Muhammad Ali Khalidi (ed.): Medieval Islamic Philosophical Writings.
The aim of this anthology is to provide "a representative sample of the Arabic-Islamic philosophical tradition in a manner that is accessible to beginning students of philosophy, as well as to more seasoned philosophers with little or no exposure to this tradition" (xii). As such, the main challenge of the editor was of selection procedures; Khalidi chose to include "extracts from longer philosophical works rather than entire texts or a large number of brief passages from a variety of text" (xii). The result is an admirable volume containing five selections from five most influential authors: al-Farabi (ca. 878-950), Ibn Sina (980-1037), al-Ghazali (1058-1111), Ibn Tufayl (ca. 1109-1186), and Ibn Rushd (1126-1198).
The selection immediately raises a question, preemptively answered by the editor: why end with Ibn Rushd to perpetuate the false notion that Islamic philosophy died with him? Khalidi's answer is problematic, as it complicates the idea: "Despite the survival of philosophical activity of some kind in the Islamic world, I would argue that a 'style of reasoning' did indeed decline after Ibn Rushd, one that is seamlessly connected with natural science, a logic-based, Greek-influenced, and rationalist enterprise" (xii); one has only to go to Qum and sit in one of the lessons of an Ayatullah Jawadi or any other master of philosophy to arrive at a different conclusion. This, however, does not seriously detract from the merits of the book, which attempts to achieve a certain degree of thematic unity by focusing broadly on metaphysics and epistemology rather than on ethics and political philosophy.
In his introduction Khalidi provides brief biographical information about the five authors as well as the selected works. As general information about the authors is readily available elsewhere, his introductory remarks are kept to a bare minimum, saving space for introducing the selected texts. All but one of the five texts have been previously translated, though Khalidi has translated them afresh from published Arabic editions.
Al-Farabi's Kitab al-Huruf (The Book of Letters) had never before been translated into English; Khalidi has chosen to include its middle section. This section represents a fundamental break from the first and last sections, in that here al-Farabi gives a sequential account of the origin of language and the emergence of various disciplines (in the first and last sections of his book he is concerned instead with the meaning of philosophical terms).
In choosing a part from On the Soul, from Ibn Sina's Kitab al-Najat (The Book of Salvation), which is a condensed version of his magnum opus Kitab al-Shifa (The Book of Healing), Khalidi omitted the first three chapters. These concern, respectively, the vegetative soul, the animal soul, and the internal senses of the soul, and he thus begins his selection with the chapter on the human rational soul. The choice is most appropriate for the book, for here Ibn Sina (as well as numerous other Muslims influenced by Aristotle) are at their best in their efforts to reconcile Aristotle's account with Islamic teachings. Ibn Sina's concept of soul rests on his dualist account in which souls can achieve different grades depending on the degree to which its potential has been actualized.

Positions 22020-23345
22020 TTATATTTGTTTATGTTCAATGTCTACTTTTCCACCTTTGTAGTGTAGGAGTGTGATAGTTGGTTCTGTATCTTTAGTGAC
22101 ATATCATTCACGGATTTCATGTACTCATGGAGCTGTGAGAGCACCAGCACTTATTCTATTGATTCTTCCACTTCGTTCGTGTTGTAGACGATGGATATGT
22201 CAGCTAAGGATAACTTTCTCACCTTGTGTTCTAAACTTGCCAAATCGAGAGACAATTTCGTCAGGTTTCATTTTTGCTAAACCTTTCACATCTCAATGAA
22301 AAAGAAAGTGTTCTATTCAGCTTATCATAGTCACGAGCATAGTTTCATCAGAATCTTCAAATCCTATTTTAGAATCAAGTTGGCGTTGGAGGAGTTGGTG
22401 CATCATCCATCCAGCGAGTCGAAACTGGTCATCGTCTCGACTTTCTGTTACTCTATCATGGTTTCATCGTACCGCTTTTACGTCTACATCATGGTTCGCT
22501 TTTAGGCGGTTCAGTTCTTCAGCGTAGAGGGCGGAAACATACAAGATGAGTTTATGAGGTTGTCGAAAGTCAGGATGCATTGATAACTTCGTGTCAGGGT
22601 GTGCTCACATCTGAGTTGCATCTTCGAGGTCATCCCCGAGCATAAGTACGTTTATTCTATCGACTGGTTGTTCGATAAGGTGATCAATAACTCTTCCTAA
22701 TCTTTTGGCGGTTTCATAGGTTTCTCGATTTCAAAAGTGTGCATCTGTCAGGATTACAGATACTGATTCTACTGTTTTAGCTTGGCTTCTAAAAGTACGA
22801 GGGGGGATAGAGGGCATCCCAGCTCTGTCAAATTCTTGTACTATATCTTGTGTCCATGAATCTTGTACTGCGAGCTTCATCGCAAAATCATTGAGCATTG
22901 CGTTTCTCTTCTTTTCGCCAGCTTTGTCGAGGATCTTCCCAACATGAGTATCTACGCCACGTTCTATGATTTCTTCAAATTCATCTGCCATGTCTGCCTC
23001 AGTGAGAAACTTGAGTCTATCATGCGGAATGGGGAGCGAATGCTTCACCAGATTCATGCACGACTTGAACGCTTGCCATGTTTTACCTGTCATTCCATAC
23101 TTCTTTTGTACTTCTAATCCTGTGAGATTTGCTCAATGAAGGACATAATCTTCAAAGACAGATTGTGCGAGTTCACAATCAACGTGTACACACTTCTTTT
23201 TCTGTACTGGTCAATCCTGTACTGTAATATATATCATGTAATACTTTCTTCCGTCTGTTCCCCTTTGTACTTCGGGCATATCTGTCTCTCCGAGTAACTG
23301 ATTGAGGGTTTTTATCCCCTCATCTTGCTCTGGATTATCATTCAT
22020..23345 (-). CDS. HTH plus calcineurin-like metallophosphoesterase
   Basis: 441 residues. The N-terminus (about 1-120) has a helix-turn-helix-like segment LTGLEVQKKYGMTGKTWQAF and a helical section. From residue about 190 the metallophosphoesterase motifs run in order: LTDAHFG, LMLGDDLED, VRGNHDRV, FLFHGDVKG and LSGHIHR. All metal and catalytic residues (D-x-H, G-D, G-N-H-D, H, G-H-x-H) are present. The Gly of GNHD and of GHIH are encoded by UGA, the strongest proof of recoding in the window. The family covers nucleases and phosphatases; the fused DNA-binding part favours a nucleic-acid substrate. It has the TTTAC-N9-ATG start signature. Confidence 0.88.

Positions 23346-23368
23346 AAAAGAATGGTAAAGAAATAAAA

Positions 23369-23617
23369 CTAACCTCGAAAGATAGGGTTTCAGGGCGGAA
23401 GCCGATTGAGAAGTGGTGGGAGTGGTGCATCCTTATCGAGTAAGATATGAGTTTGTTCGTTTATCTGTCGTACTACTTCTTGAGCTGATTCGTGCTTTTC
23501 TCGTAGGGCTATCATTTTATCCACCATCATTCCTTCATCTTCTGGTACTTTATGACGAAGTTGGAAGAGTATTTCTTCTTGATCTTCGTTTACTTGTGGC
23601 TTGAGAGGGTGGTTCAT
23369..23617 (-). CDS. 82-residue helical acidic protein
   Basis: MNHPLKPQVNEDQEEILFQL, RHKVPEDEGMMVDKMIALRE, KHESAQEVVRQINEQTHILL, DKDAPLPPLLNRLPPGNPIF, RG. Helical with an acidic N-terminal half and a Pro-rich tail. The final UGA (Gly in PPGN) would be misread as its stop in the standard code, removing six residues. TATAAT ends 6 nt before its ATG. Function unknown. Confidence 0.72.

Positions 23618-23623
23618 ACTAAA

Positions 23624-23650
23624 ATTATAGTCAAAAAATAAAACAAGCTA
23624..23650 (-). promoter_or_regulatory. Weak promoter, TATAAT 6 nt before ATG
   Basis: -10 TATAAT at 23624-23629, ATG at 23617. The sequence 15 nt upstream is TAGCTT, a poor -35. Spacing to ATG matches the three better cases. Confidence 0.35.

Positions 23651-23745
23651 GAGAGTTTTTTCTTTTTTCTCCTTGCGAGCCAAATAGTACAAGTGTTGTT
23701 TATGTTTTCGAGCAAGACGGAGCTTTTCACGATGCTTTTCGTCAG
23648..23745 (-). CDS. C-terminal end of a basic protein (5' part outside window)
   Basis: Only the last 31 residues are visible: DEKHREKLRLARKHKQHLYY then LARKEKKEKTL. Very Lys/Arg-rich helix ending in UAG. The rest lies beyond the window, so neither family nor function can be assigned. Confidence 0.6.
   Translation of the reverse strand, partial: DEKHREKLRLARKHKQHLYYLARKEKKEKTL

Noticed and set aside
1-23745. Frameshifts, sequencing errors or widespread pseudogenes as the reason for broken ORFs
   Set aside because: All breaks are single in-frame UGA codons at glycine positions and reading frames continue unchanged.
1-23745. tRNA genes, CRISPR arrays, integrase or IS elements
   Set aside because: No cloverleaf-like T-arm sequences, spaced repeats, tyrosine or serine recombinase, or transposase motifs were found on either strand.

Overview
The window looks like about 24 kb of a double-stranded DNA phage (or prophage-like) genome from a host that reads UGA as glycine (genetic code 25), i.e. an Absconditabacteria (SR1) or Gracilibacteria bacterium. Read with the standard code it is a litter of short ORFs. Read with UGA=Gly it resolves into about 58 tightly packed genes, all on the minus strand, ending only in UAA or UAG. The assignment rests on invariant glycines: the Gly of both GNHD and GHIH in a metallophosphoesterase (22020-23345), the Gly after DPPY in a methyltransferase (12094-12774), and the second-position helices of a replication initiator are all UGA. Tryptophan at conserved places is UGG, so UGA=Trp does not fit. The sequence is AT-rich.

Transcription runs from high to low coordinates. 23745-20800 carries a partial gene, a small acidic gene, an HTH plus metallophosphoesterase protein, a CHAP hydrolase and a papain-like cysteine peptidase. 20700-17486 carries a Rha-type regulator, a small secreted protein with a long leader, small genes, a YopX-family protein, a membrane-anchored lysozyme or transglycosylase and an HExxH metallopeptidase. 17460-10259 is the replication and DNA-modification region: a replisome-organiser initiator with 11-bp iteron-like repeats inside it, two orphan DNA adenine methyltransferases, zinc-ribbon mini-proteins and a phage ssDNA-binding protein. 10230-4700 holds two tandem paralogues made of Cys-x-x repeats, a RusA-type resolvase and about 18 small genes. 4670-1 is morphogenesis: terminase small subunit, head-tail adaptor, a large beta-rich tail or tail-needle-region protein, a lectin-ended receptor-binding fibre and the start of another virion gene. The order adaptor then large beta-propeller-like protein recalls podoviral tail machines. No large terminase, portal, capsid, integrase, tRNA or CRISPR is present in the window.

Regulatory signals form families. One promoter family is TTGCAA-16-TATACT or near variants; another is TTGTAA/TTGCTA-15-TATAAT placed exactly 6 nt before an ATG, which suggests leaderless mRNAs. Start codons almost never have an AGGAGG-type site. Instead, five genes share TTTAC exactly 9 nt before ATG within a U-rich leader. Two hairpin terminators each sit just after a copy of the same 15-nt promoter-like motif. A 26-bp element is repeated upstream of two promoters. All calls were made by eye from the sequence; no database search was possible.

Perhaps no editor of an anthology of this kind can resist selecting a portion from al-Ghazali's autobiographical masterpiece, al-Mungidh min al-Dalal wal-Musil ila dhil-'Izzah wal Jalal. Khalidi includes an intriguing portion of this book--the section where al-Ghazali demonstrates in three distinct ways that prophecy is a genuine phenomenon which surpasses reason. He first offers a rational demonstration that nonrational apprehension is possible; secondly, he shows how prophecy can be affirmed through direct, albeit restricted, awareness of the mystical state; and, finally, al-Ghazali shows how prophecy can be established through trust in testimony and second-hand corroboration, which he interestingly terms Iman (faith).
Like al-Ghazali's al-Mungidh, Ibn Tufayl's Hayy bin Yaqzan (Alive, Son of Awake) is a compelling choice. Relying on Albert Nasri Nadir's 1993 edition, Khalidi has retranslated over three quarters of the book, omitting the extensive introductory section and the concluding epilogue.
The fifth and the last selection is from Ibn Rushd's famous response to al-Ghazali's Incoherence of the Philosophers, Tahafut al-Tahafut (The Incoherence of the Incoherence). Ibn Rushd's response can be read as a debate between the two philosophers, though Ibn Rushd always has the last word. This aspect of the work, however, is not as overwhelming as it might be, since al-Ghazali had the foresight of including future objections to his arguments in his own work. The excerpted section regards the seventeenth issue of twenty and deals with the nature of causation. This is perhaps the most important section of the book, since it deals with the respective positions of the two writers on causation and miracles and leads to the last four sections, which discuss the natural sciences.
Overall, the book is an excellent introduction to the intricate and involved world of medieval Islamic learning--an enriching experience for both general readers and advanced students.
Center for Islam and Science,
Sherwood Park, AB
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|Publication:||Islam & Science|
|Date:||Dec 22, 2006|
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